Learning IN THE OUTBACKJul 28, 2000 Write an essay on this topic.
How does one learn living on a cattle station some five hundred plus kilometres (three
hundred miles) from the nearest school.
This is something of an issue here in Australia, particularly as regards children. The
outback is huge, and the cattle stations (farms/ranches) are likewise, many comprising
around a million acres. In some cases there is no true road access save for tracks cut into
the desert by the intermittent passage of vehicles, especially Road Trains (very long prime
movers/tractors towing up to four trailers rather than the usual one)
Access is usually by air, with all stations owning light aircraft, often including helicopters.
Therefore to educate the children poses special problems. To overcome this as well as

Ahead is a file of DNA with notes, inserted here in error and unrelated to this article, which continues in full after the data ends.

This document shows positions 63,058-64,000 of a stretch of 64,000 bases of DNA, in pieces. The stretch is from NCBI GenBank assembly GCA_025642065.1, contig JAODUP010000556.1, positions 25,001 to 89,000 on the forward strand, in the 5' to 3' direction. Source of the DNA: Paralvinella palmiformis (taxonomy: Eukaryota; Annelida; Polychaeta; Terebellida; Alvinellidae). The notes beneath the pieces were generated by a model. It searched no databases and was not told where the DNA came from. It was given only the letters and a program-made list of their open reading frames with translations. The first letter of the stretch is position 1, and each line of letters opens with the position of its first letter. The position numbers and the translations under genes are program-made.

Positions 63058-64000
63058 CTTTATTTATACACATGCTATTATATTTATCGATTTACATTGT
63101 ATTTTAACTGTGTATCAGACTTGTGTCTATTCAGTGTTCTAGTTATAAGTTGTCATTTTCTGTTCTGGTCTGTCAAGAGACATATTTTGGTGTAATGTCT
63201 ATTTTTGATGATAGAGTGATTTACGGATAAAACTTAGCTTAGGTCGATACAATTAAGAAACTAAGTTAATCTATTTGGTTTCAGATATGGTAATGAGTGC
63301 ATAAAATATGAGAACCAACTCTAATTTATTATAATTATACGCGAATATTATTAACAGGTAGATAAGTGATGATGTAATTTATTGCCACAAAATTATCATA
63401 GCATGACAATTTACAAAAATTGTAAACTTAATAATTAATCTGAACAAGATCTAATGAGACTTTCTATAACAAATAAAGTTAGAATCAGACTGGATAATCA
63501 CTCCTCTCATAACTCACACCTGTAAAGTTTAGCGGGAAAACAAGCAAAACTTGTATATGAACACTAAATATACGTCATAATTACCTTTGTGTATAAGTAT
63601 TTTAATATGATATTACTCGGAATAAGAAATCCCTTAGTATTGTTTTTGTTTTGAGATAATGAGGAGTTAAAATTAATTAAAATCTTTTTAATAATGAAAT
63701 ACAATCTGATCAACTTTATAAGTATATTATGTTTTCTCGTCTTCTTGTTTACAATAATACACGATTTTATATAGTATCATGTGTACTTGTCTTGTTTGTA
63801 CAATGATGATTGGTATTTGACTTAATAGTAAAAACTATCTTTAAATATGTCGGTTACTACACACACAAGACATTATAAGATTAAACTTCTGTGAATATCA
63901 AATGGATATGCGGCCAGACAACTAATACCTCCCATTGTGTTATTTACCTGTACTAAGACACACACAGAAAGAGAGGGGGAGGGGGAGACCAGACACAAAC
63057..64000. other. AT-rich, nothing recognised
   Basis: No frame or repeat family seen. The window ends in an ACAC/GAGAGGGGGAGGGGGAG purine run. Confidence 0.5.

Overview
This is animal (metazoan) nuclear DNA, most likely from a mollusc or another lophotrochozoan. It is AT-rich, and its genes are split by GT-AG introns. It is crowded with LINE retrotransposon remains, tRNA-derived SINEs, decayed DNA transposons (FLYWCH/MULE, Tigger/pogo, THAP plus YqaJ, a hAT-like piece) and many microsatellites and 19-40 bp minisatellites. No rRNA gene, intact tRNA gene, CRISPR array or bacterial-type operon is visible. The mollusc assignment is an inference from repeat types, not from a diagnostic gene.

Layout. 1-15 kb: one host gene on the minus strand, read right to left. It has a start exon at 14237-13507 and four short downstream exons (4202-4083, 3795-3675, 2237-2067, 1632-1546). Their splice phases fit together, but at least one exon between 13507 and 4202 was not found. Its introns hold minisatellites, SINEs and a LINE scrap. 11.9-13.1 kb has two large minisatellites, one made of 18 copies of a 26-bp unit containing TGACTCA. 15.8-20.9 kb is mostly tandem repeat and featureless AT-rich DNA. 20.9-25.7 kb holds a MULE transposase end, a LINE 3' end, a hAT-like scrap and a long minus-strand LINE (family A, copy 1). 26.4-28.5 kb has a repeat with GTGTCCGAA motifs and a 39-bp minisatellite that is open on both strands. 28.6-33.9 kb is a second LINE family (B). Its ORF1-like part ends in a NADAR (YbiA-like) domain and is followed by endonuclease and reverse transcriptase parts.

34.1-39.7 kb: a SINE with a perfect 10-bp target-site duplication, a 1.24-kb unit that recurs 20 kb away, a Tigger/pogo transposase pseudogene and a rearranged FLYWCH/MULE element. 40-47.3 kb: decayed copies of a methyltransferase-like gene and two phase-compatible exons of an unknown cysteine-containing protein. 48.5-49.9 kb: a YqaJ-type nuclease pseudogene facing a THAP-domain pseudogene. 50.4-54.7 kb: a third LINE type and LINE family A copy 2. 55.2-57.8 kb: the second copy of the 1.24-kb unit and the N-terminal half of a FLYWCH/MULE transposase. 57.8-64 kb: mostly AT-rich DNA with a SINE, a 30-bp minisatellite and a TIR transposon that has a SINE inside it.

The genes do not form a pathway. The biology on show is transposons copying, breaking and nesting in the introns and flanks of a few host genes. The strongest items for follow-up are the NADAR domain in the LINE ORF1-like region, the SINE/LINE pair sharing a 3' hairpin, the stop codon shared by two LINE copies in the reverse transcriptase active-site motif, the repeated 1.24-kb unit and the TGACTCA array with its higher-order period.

possible, about seventy or so years ago the "School of the Air' was formed. Children
literally sit in front of a radio for the day, while a teacher goes through the usual
curriculum. In effect, this constitutes a giant classroom, and although the children don't
see each other, they do all know their peers as a few times a year they meet face to face.
This system has worked very well for children up to Year 7, around twelve years of age.
However, it is not practical for higher years, and of course University. Therefore, to
complete high school and beyond, the children have to board in a city, which has it's
inherant problems as they don't see their parents and of course do not have any parental
However, to date no-one has suggested a better way to overcome this fairly unique
problem and personally I don't see one either. I consider it most important that the young
stay at home during their formative years and at least that goal is attained.
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